To the reverend Gregory, the supreme pastor of the holy and universal Church, Lanfranc, a sinner and unworthy bishop, offers his service and due obedience.
I have received with fitting humility your Excellency's letter, brought by Hubert, a subdeacon of your holy court. Throughout almost its entire length you were concerned to rebuke me — gently, as a father — for showing less devotion to the holy Roman Church, and to yourself for the Church's sake, now that I am established in a bishopric than I showed formerly before I received that honor, the more so that I do not doubt that it was with the support of the apostolic see that I reached this pinnacle of honor; I think no one doubts that. Honored father, I neither desire to cast doubt on what you have said, nor have I the right to do so. But as my conscience is witness I cannot myself understand that either personal absence or the great distance separating us or even honors, however lofty, can have the least bearing on this question: my mind submits to your commands in all respects and in all matters according to canon law. If with God's help I were ever able to speak with you in person, I should demonstrate by events themselves as much as by words that my devotion has increased whereas you (if it may be said with respect) have declined somewhat from your original cordiality.
I presented the text of your message and your above-mentioned legate with what skill I could to my lord the king; I commended it to him, but without success. Why he has not complied with your wishes in all respects the legate himself is explaining to you both orally and in a letter.
To Gregory, the most exalted pastor of holy Church, William by the grace of God king of the English and duke of the Normans, sends greetings and the assurance of friendship.
Your legate Hubert, who came to me, holy father, has on your behalf directed me to do fealty to you and your successors and to reconsider the money payment which my predecessors used to send to the Roman Church. The one proposition I have accepted; the other I have not. I have never desired to do fealty, nor do I desire it now; for I neither promised on my own behalf nor can I discover that my predecessors ever performed it to yours. As to the money, for almost three years it has been collected without due care, while I was engaged in France. But now that by God's mercy I have returned to my kingdom, the sum already collected is being sent to you by the above-named legate and the balance will be conveyed, when the opportunity arises, by the legates of our faithful servant archbishop Lanfranc.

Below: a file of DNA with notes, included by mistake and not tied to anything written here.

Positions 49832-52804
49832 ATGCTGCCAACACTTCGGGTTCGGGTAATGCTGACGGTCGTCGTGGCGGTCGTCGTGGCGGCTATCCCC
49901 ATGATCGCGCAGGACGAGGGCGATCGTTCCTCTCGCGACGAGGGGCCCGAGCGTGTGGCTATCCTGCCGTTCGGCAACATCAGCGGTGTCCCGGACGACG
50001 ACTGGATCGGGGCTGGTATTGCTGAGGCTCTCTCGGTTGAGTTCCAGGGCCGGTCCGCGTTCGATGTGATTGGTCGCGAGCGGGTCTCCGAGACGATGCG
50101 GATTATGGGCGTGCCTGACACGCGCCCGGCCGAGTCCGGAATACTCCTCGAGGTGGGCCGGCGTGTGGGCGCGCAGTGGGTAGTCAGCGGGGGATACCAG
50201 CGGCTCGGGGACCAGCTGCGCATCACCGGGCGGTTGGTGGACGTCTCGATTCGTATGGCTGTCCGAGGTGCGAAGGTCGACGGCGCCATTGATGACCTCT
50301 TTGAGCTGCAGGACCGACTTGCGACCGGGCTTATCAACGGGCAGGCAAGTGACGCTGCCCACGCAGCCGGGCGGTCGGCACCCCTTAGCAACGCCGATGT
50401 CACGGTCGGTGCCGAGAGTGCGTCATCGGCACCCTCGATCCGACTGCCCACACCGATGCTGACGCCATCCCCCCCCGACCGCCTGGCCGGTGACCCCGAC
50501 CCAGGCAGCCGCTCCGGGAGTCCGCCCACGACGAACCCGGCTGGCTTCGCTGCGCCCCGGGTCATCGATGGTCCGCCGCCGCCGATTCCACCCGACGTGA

Pray for us and for the welfare of our kingdom, for we held your predecessors in great regard and it is our desire to show to you above all men unfeigned respect and obedient attention.
Lanfranc to Hugo Candidus
I have received and read the letter which you sent me by the messenger who brought you mine: certain passages which I found in it displeased me. I disapprove of your attacks on Pope Gregory, calling him Hildebrand and labeling his legates 'thick-heads', and your readiness to laud Clement with such a paean of praise. It is written that a man should not be praised in his lifetime, nor his neighbor slandered. What men are like now in the sight of God and what they shall be like hereafter is still unknown to them. But it is my conviction that the glorious emperor did not undertake such a mighty achievement without good cause, nor could he have gained so notable a victory without great assistance from God. I am not in favor of your coming to England unless you first get permission to come from the king of the English. Our island has not yet repudiated the one nor decided whether to obey the other. When the case for both sides has been heard (if that should happen), it will be possible to see more clearly what is to be done.
text encoded by The Leeds Electronic Text Centre January 2001